I’m gonna share with you the cover for my first-ever book. It was published by the Random House imprint Del Rey, not self published. Only click on the link if you have a strong stomach. This right here is why I don’t listen to people who tell me I must have a pro artist for my covers.

The Thief Who Pulled on Trouble’s Braids (cover)When I decided to self publish, I had no money to spend on any of the fine and deserving artists who offer their services to self-pub writers. What I had was free photo editing software and a bloody-minded determination not to be laughed at. Are my covers the new hotness? No. Do they have to be? No. They have to do their fucking job. They have to say ‘here’s a fantasy book that wasn’t written in finger paint.’ And they do.

They do that after many, many iterations and incremental improvements. They do that after hours of Youtube tutorials and mother-humping years of just experimenting, doing the best I could with what I had, trying and failing and trying and failing to figure out how to achieve this or that effect. Because when you have no money, you invest time and effort.

As for formatting? You can learn everything you need to know about formatting in about two days, because the interior formatting doesn’t have to look pretty, it just has to not be distractingly bad.

You have to have your own ISBN to—

Just fucking stop right there. What you’re going to do first, if you’re smart, if it’s your first time publishing, and if you have no money, is release your book as an ebook.

Just a goddamn ebook.

Why? Because nobody is going to buy your print book yet, as they don’t know you from a sheepherder in Outer Mongolia. Because you don’t know anything about marketing yet as you’ve been too fucking busy making your eyes bleed turning out a book that readers will enjoy. Because however hard and diligently you’ve worked, there will be mistakes – and they will be immortalized in print rather than quietly swept under the rug with a simple electronic update.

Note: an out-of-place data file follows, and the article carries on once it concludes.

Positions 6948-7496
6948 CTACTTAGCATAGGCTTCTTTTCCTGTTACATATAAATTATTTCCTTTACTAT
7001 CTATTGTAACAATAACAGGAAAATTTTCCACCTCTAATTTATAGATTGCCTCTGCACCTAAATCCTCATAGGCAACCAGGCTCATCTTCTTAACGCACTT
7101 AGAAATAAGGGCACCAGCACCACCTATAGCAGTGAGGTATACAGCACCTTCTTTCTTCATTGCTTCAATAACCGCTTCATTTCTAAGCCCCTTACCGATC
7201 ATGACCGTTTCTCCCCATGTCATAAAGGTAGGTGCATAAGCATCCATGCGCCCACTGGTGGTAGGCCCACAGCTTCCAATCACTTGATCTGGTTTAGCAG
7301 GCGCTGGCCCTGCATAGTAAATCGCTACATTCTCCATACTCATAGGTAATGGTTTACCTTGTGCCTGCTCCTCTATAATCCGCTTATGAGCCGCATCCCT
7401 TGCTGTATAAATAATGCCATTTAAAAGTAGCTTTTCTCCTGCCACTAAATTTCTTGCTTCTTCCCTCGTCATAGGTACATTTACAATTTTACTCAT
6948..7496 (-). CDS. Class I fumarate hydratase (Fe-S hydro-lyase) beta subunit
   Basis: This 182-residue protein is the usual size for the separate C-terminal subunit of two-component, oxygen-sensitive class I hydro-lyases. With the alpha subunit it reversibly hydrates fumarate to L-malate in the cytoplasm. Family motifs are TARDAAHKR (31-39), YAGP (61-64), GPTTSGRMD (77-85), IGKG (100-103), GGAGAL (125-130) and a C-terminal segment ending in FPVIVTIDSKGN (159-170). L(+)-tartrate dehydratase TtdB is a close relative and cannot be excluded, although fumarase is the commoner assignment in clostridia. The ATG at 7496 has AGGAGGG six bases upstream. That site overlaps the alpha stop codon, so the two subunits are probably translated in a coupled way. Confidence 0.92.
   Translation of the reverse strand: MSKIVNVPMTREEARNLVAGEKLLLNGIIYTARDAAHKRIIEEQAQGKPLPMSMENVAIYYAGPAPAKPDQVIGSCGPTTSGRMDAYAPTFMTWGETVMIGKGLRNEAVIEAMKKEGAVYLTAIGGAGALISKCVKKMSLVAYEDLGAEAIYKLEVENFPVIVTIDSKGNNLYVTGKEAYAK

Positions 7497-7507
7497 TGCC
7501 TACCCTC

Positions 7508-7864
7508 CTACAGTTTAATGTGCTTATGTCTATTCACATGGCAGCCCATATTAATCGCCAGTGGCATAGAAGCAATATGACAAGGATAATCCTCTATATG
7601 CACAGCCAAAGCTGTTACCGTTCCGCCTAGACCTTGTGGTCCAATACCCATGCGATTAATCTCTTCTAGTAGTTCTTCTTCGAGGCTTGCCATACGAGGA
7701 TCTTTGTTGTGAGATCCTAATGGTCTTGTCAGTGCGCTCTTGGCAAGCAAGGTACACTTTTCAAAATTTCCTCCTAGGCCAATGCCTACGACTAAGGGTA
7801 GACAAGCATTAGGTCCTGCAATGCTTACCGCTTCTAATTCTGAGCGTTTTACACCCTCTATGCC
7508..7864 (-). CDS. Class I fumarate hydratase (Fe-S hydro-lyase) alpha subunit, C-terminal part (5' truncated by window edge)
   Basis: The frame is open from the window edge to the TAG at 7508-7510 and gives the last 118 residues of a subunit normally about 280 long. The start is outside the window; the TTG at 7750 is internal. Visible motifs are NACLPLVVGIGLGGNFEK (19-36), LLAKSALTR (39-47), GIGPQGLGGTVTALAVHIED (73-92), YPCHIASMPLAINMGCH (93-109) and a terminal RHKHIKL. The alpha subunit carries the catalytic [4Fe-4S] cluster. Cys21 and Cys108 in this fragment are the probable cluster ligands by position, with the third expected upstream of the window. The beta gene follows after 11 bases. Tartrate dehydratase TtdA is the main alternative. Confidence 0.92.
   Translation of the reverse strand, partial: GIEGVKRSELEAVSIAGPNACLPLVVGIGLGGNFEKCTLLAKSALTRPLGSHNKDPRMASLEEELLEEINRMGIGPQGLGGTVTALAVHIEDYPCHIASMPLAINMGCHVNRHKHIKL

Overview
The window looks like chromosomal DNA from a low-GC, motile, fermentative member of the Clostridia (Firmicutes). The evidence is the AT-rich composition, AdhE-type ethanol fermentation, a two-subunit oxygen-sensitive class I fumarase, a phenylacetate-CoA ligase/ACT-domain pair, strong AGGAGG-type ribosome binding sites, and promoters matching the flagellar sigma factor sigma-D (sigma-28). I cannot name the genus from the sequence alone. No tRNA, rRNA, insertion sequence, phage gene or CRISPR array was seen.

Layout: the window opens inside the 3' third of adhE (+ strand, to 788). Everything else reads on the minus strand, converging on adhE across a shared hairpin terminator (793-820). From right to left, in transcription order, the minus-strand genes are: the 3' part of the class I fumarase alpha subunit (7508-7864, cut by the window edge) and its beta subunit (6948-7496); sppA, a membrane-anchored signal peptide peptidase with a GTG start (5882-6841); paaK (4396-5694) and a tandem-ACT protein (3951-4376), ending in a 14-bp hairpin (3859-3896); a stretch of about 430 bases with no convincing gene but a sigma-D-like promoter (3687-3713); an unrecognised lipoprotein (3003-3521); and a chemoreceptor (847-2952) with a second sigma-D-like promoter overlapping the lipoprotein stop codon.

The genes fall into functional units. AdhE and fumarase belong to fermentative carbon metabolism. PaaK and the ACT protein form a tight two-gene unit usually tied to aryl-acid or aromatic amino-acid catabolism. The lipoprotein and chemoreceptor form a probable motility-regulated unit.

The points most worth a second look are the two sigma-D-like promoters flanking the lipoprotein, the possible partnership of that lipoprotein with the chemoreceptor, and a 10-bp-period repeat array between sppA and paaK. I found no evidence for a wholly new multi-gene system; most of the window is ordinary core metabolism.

After you’re sure you aren’t the next Robert Stanek, you can start thinking about print. And then audio. And how to find the money to do both properly.

Which brings me to my next point: All of the things on the “Thou Shalt” lists cost money, fucking heaps of it. For most people, if you wait to publish your book until you have enough money to do everything on the “Thou Shalt” list, you will never publish your mother-humping book. (I’ve always liked mother-humper better than motherfucker. Gives a more satisfying visual.)

If you’ve got that kind of bank, I’m genuinely happy for you. I’ve even got a suggestion for those aspiring, well-to-do self publishers who don’t want to take the time to learn all the various aspects of the trade: Just hire a freelancer to ghostwrite the thing. Then you’ve got the next best thing to a fully automated writing career!

Ahem. Right, sorry. Uncle Mike gets a little carried away sometimes. I yell because I care.

Look, let me just sum this up for you: Nobody can tell you what you have to do to be a successful self-published author (whatever that is). At best, they can only tell you what they did, if they are by any measure successful. And if they aren’t, by any measure, a successful self-published author, then what they are really telling you is what they think you have to do. Which is an opinion. And you know what they say about opinions.